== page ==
The Star Tribune is reporting that a new study out of Marquette University shows a correlation between the national divorce rate and the Great Recession. The study concludes that while the Great Recession saw a rapid decrease in the national divorce rate in its early years, this period of economic hardship did not result in a permanent decrease. Rather, as the economy began to slowly recover in more recent years, divorce rates again increased. In other words, while the poor economy may have forced some marriages to remain intact out of necessity, these same couples still ultimately divorced once economic hardships eased.
More specifically, the national divorce rate rose from 16.4 per 1,000 married women in 2005 to 17.5 per 1,000 married women in 2007, the rate then fell to 16.9 per 1,000 married women in 2008. The moral of this story is that while economics can force a couple to remain in the same household or in a unhappy marriage for purely financial reasons, as soon as finances improve, the divorce will inevitably occur. A poor economy, then, cannot forestall or prevent an impending divorce forever, although it may be able to delay the proceedings for some period of time.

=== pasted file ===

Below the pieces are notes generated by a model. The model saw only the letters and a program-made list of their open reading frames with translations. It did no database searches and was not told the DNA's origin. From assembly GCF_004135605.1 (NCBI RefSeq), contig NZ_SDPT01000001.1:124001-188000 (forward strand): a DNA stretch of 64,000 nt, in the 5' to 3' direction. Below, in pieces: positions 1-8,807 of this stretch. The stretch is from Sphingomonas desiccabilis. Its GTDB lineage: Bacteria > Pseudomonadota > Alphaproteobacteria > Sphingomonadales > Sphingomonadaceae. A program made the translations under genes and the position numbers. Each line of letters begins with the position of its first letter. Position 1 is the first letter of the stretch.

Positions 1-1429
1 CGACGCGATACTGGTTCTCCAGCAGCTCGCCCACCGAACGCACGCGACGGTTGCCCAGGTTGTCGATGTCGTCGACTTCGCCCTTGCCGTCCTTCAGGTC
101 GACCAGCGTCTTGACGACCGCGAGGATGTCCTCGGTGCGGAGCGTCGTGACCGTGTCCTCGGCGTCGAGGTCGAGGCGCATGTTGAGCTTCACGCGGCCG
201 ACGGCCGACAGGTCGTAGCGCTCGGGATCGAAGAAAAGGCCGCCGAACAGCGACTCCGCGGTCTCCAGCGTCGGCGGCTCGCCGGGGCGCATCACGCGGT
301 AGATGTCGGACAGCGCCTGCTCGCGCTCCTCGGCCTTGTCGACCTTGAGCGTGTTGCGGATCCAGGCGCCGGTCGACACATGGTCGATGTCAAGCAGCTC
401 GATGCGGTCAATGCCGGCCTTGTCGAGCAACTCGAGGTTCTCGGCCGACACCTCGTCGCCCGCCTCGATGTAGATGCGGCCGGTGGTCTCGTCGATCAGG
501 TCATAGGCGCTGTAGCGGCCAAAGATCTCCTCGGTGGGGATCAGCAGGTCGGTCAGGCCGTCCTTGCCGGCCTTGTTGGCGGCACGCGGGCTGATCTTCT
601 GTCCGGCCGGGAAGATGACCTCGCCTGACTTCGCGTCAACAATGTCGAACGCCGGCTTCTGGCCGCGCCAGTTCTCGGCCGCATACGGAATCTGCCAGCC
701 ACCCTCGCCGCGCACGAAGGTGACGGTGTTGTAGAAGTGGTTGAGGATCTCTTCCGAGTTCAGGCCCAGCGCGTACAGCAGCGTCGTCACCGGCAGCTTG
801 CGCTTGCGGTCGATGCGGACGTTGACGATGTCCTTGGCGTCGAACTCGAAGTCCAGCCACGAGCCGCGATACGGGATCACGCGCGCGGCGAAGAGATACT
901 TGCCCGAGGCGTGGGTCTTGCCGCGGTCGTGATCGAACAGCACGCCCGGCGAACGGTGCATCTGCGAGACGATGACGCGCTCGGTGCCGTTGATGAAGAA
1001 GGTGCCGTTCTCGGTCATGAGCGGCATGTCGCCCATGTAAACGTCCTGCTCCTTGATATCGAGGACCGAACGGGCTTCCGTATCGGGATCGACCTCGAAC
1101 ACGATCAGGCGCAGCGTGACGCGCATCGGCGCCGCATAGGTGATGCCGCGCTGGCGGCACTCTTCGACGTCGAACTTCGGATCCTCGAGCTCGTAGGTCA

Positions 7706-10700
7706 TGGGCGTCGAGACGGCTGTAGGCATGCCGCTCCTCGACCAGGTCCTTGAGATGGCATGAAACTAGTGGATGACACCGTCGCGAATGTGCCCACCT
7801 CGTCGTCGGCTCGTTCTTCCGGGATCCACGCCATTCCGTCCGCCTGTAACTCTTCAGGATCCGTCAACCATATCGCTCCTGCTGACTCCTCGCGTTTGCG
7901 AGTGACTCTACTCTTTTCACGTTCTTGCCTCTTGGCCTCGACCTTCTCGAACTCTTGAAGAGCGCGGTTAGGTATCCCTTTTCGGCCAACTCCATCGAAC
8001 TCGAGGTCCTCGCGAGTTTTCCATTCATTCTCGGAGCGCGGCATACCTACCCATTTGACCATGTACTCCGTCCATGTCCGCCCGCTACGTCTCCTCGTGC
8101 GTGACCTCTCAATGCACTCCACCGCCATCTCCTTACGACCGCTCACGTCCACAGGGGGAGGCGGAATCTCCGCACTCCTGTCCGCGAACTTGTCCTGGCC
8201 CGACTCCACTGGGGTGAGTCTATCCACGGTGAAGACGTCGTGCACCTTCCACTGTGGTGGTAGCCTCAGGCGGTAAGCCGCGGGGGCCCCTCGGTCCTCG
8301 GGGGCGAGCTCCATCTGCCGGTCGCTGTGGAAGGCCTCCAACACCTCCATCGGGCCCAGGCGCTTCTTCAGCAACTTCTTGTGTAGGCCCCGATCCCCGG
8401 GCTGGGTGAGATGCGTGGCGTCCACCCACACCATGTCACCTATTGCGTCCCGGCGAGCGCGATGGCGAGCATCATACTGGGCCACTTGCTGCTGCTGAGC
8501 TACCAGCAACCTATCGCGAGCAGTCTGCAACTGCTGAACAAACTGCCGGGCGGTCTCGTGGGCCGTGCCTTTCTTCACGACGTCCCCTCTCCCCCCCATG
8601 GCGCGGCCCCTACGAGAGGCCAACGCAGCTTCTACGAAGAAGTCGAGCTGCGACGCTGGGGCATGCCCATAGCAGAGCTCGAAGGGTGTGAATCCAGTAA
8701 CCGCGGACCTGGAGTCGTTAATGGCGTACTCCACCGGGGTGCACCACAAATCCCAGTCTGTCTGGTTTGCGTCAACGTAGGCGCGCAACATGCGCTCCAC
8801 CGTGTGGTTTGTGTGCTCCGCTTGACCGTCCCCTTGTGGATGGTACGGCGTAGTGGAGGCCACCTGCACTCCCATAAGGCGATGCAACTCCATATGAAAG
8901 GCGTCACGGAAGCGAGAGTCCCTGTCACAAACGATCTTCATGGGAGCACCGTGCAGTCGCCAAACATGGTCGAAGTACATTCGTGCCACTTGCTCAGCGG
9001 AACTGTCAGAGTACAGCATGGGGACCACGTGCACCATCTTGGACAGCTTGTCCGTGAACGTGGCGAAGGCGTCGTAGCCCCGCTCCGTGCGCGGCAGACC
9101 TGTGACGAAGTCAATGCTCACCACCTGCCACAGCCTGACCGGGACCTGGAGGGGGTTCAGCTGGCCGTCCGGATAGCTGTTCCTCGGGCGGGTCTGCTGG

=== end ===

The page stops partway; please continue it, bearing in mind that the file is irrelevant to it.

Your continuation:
As the economy continues to improve in marginal increments, more and more people may begin to consider divorce as a solution to ongoing marital problems. Increased job opportunities and less financial stress can motivate one spouse or another to take the steps necessary in order to initiate divorce proceedings that may have been brewing for some time. If you are now in a position where you are contemplating divorce, you should be sure to contact a skilled and knowledgeable Bloomingdale, Illinois divorce attorney about your situation. With the help of an attorney, you can get a full assessment of your case and get advice about how to best proceed in your situation.